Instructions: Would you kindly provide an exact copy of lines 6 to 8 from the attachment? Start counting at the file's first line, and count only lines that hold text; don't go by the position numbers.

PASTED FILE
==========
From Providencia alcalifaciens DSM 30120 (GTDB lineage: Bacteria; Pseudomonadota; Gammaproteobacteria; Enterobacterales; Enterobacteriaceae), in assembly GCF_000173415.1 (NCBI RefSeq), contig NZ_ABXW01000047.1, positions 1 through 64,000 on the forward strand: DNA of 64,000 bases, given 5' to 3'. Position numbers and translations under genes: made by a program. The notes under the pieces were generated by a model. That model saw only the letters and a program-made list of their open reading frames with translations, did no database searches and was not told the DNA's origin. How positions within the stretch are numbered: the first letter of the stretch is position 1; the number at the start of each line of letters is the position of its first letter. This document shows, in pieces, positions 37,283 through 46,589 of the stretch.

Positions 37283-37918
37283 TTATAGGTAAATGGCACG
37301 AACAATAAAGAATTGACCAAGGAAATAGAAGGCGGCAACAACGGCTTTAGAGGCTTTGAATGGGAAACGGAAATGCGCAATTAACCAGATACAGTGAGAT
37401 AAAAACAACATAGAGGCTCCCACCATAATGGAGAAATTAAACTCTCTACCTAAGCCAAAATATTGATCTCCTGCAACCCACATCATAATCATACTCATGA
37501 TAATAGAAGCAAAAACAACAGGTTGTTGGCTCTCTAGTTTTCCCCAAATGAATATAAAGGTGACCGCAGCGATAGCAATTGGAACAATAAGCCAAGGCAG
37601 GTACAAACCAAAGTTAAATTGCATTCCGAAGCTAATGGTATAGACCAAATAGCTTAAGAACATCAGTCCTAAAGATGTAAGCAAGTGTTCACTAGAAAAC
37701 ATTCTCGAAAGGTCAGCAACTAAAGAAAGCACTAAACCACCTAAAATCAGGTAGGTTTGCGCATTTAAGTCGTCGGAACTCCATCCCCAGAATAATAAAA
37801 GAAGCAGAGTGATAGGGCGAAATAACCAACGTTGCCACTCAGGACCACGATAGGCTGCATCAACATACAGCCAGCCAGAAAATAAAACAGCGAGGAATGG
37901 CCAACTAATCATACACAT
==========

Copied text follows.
37501 TAATAGAAGCAAAAACAACAGGTTGTTGGCTCTCTAGTTTTCCCCAAATGAATATAAAGGTGACCGCAGCGATAGCAATTGGAACAATAAGCCAAGGCAG
37601 GTACAAACCAAAGTTAAATTGCATTCCGAAGCTAATGGTATAGACCAAATAGCTTAAGAACATCAGTCCTAAAGATGTAAGCAAGTGTTCACTAGAAAAC
37701 ATTCTCGAAAGGTCAGCAACTAAAGAAAGCACTAAACCACCTAAAATCAGGTAGGTTTGCGCATTTAAGTCGTCGGAACTCCATCCCCAGAATAATAAAA